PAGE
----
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A new bursary in memory of Carol Acton

A new bursary in memory of Carol Acton will be established in 2023.

Carol Acton (1944-2021) was born in Strathroy, Ontario and graduated from the Victoria Hospital School of Nursing in London Ontario in 1966. After moving to Vancouver, she worked at St. Paul’s Hospital as staff nurse and head nurse on surgical units. She advanced her career, completing both an undergraduate (BSN 1974) and Master of Science in Nursing (MSN) at UBC. She then became Director of Care at GF Strong Rehabilitation Centre. She went on to UBC hospital as a Patient Services Manager for the medical units and then moved to VGH.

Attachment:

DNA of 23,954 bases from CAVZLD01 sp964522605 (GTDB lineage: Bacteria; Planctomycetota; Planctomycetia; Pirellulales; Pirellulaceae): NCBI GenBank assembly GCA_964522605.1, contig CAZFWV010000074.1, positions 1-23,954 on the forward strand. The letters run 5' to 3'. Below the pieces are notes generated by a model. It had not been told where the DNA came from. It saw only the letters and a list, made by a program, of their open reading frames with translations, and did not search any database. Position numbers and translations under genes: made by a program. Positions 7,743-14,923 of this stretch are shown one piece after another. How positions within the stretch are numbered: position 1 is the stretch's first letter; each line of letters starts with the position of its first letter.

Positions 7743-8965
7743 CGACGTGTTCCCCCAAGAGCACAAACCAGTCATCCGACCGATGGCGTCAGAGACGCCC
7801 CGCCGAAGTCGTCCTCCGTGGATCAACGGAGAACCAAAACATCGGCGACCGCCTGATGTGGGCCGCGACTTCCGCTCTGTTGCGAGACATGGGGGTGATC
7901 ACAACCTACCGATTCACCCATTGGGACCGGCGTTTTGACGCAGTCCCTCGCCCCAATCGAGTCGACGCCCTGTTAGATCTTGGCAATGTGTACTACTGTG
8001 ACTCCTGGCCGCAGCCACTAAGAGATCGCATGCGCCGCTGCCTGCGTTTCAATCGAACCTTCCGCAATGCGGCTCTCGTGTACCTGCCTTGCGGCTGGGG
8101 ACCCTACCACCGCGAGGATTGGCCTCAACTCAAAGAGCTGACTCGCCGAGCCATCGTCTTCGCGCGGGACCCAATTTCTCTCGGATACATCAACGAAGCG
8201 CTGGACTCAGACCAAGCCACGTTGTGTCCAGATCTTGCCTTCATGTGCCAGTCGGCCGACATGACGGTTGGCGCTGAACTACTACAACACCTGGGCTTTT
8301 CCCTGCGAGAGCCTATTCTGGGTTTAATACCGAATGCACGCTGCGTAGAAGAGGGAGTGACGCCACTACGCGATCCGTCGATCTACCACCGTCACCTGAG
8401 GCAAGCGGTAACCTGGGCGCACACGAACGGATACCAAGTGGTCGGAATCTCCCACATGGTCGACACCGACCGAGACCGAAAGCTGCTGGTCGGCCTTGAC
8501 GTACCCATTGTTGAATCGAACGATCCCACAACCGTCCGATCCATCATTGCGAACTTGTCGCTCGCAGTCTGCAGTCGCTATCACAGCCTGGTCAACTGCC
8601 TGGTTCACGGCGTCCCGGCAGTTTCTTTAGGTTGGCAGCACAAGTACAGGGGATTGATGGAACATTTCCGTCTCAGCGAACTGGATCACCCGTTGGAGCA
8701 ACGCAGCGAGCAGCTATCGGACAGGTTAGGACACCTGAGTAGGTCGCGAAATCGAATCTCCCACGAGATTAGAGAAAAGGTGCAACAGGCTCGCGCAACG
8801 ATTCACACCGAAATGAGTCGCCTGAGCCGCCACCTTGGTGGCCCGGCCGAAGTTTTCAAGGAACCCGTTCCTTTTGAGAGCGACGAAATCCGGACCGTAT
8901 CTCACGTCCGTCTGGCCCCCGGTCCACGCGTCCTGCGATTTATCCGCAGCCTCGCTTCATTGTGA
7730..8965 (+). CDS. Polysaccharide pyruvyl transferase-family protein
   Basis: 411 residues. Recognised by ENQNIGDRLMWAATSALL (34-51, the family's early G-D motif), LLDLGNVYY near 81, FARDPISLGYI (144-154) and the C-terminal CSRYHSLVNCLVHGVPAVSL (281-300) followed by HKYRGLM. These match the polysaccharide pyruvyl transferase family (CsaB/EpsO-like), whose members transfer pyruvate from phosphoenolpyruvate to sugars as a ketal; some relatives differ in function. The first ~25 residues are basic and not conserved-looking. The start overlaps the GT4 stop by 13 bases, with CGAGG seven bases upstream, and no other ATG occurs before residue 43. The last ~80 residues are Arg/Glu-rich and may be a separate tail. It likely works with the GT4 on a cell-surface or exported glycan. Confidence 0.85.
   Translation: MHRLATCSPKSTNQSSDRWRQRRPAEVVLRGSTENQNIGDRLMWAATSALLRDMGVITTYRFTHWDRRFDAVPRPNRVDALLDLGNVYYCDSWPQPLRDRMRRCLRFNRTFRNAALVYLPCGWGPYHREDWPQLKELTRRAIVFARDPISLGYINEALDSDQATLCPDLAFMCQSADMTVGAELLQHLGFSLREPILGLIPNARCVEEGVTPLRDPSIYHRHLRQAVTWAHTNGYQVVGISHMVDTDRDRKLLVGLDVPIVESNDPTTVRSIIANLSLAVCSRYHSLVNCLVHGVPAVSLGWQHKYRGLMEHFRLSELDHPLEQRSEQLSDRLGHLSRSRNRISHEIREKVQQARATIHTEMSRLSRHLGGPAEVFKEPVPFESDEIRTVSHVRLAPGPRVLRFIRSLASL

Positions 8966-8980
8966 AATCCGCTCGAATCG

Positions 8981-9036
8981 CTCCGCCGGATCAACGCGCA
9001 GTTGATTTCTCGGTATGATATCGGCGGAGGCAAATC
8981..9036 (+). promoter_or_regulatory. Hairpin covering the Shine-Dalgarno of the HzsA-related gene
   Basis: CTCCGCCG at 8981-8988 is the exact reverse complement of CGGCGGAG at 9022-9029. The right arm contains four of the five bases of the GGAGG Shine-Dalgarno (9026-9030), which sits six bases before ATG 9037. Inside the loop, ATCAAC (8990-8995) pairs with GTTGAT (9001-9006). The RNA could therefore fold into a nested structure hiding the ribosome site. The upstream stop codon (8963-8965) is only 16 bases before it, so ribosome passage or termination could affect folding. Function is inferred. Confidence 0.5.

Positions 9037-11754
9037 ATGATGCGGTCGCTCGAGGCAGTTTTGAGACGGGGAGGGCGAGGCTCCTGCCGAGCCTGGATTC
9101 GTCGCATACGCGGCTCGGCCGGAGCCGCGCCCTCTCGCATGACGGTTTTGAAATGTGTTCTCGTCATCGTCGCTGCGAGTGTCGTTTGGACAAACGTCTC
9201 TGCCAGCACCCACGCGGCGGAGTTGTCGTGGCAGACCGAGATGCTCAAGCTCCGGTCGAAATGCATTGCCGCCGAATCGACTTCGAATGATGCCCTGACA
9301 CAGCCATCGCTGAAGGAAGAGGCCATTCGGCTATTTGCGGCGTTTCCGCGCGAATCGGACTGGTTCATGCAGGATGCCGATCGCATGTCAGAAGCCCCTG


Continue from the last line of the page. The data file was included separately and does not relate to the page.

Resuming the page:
In 1999, she became the first Patient Services Manager for the ACE (Acute Care for Elders) Units at VGH. The ACE journey began when Carol led a restructuring process that changed three Family Practice Units (64 beds and more than 100 staff), to become the Subacute Medical unit and the ACE unit. She established an ACE Committee where staff could share ideas about the new unit. She inspired people to join in an innovative approach that was based on research and shared purpose. Through the ACE Committee, Carol moved towards greater involvement in decision-making and fostered collaboration between nursing, medicine and the interdisciplinary team. Each person felt valued for their contribution. She actively demonstrated that using a collaborative approach contributes to quality, patient-centred care.  She led the ACE Committee towards a consensus in a philosophy and mandate. At that time, this was almost revolutionary!  Carol supported the team to work towards the shared outcomes by trusting the process. Despite challenges, Carol remained positive while supporting, respecting and assisting each nurse to make a decision regarding work schedule based on their values and best interests. She cared deeply for the individual circumstances of all nurses and did everything she could to help them with their concerns while, at the same time, upholding professional standards and collective agreements. She was committed to the value of each nurse, the quality of work-life, and professional nursing practice. She also had a great sense of humour which she used effectively to lighten a situation and to convey appreciation. The ACE unit remains today, a model for elder care in Canada and around the world and it is a genuine tribute to Carol’s nursing legacy. Carol retired in 2002.